GREENSBORO, N.C. -- So many terrific Maryland teams never won the Atlantic Coast Conference tournament. Leave it to the unlikeliest bunch of Terrapins to finally end a 20-year drought.
Maryland capped an improbable run through the tournament Sunday by beating No. 5 Duke 95-87 in overtime, ending the top-seeded Blue Devils' run at five straight championships.
It was the first ACC tournament title for the sixth-seeded Terrapins (19-11) since 1984, when Len Bias and coach Lefty Driesell beat Duke. Maryland had been to just one final since then, in 2000 when the Blue Devils were in the early stages of their tournament dominance.
Duke (27-5) came into the tournament looking for its record sixth consecutive title and 15th overall.
Instead, the Blue Devils took their first ACC postseason loss since 1998 - snapping a streak of 17 straight wins. They also might have cost themselves a No. 1 seed in the NCAA tournament.
Maryland had tournament MVP John Gilchrist to thank for that.
The sophomore guard put together a terrific three-game stretch to help the Terps beat the Nos. 3, 2 and 1 seeds.
Gilchrist made the game-winning free throw in a quarterfinal win over No. 15 Wake Forest, he scored a career-high 30 points in a semifinal win over North Carolina State and capped it with 26 points against Duke on 10-of-20 shooting.
His driving layup with 20 seconds to play in regulation drew the fifth foul on Duke's Shelden Williams - his main competition for tournament MVP - and the ensuing free throw tied the game at 77 and ensured overtime.
Although quiet in overtime, where the game was primarily decided at the free throw line, he had a lingering post-game celebration with Gary Williams, the coach he referred to as "legendary" the day before when explaining why he chose Maryland over N.C. State during the recruiting process.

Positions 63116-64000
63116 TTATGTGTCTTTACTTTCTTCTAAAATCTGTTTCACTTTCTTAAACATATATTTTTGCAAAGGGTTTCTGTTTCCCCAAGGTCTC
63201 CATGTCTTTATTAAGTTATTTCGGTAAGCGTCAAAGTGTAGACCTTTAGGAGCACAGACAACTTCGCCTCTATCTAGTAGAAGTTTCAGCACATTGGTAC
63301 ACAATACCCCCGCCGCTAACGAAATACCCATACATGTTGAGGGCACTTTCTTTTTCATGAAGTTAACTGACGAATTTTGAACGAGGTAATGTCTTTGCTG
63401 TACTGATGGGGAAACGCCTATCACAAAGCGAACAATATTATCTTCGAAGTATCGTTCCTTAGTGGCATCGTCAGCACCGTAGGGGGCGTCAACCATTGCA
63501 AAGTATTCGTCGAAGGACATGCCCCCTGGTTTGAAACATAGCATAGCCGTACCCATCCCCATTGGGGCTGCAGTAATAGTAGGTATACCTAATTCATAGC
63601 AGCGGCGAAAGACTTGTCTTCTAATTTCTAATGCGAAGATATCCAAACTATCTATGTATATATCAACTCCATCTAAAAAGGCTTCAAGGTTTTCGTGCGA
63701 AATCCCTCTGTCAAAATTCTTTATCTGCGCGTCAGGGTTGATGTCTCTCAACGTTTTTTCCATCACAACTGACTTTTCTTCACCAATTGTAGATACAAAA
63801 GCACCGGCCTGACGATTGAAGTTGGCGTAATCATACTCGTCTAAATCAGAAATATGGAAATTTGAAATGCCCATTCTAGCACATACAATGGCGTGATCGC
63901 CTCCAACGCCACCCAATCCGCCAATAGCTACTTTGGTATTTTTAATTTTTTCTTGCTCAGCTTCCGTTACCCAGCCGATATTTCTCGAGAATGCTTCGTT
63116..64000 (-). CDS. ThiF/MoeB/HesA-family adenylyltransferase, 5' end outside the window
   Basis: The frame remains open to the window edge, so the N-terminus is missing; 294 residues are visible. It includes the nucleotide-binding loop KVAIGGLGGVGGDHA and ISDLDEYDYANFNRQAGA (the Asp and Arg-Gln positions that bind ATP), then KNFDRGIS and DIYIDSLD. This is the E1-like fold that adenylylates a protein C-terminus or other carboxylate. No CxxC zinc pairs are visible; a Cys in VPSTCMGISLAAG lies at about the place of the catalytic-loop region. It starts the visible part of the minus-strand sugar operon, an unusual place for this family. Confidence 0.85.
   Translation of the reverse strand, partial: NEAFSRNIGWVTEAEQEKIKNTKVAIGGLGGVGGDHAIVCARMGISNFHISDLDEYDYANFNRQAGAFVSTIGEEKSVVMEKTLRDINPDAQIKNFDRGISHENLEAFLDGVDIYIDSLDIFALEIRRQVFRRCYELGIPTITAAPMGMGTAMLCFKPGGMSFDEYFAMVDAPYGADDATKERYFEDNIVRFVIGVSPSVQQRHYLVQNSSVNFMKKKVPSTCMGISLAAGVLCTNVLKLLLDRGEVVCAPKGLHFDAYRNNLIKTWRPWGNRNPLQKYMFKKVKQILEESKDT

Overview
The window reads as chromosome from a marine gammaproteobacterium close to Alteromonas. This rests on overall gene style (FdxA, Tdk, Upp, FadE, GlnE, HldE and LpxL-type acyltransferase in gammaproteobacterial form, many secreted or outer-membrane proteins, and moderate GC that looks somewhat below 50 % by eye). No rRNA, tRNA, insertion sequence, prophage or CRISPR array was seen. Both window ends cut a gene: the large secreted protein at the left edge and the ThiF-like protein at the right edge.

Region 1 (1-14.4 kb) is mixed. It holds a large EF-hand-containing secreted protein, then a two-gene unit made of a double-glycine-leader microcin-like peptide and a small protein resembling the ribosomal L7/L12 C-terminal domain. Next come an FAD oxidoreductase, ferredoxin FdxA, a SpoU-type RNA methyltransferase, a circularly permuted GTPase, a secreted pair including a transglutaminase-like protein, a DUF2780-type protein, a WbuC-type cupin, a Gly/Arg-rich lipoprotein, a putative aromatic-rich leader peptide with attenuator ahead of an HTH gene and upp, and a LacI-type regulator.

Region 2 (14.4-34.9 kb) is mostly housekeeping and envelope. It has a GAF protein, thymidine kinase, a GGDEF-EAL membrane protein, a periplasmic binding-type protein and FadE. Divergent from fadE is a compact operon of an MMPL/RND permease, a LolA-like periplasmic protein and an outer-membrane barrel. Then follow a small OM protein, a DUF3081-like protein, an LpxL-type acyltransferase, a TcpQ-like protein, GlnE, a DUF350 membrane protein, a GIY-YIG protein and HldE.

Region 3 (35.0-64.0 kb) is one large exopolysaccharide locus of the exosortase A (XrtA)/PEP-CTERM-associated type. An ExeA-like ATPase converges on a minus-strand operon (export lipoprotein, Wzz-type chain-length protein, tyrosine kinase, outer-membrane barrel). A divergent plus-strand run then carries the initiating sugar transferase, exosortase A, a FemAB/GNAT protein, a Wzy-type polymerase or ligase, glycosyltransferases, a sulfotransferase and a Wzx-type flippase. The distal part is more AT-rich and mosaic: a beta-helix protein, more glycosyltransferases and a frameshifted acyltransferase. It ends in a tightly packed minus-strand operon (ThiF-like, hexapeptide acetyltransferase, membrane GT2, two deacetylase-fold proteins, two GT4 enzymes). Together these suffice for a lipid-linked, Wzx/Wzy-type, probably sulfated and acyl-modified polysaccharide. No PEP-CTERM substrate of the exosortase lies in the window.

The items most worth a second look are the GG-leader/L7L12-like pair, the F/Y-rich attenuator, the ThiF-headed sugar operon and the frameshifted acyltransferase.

The manic Williams, so intense throughout the entire game, never smiled until the waning seconds. He only relaxed as his team began to cut down the nets at the Greensboro Coliseum and the lingering Maryland crowd stood chanting "'Gary! Gary! Gary!"
Maryland, which led by as many as 11 points in the first half and trailed by 12 with 4:58 to play in the second, closed out regulation with a 15-3 run to force overtime.
Everything that could have gone wrong for Duke in the first half did: Chris Duhon was briefly injured diving after a loose ball, leaving the court for about 5 minutes for what appeared to be lower back pain.
Williams was limited to 8 minutes because of foul trouble and J.J. Redick offered nothing offensively, shooting 1-for-8 for the half.
Still, the Blue Devils trailed just 38-36 at halftime.
Credit Duhon for some of that. The senior guard brought the crowd to its feet when he came out of the locker room after brief treatment, running straight to the scorer's table with just a quick pause to tap coach Mike Krzyzewski on the shoulder as he passed by.
Once on the court, where his teammates one-by-one welcomed him back, Duhon gave the Blue Devils a defensive spark that helped them stay in the game.
Williams opened the second half as if he had no fouls - let alone three - with a thunderous dunk to tie the game at 38. Ewing then hit a 3 to give Duke its first lead of the game, followed by another basket by Williams and a 3-pointer by Luol Deng to put the Blue Devils up 46-42.
Redick eventually began making some shots, draining a long 3 with 5:18 to play that made it 72-62. As he sprinted down the court in celebration, Williams threw his arms up in disgust and called a timeout.
It didn't help: Duhon scored right out of the pause on a fast-break layup and Williams quickly called another timeout.
Then it started to click for Maryland, which held Duke without a basket for the rest of regulation and deep into overtime.
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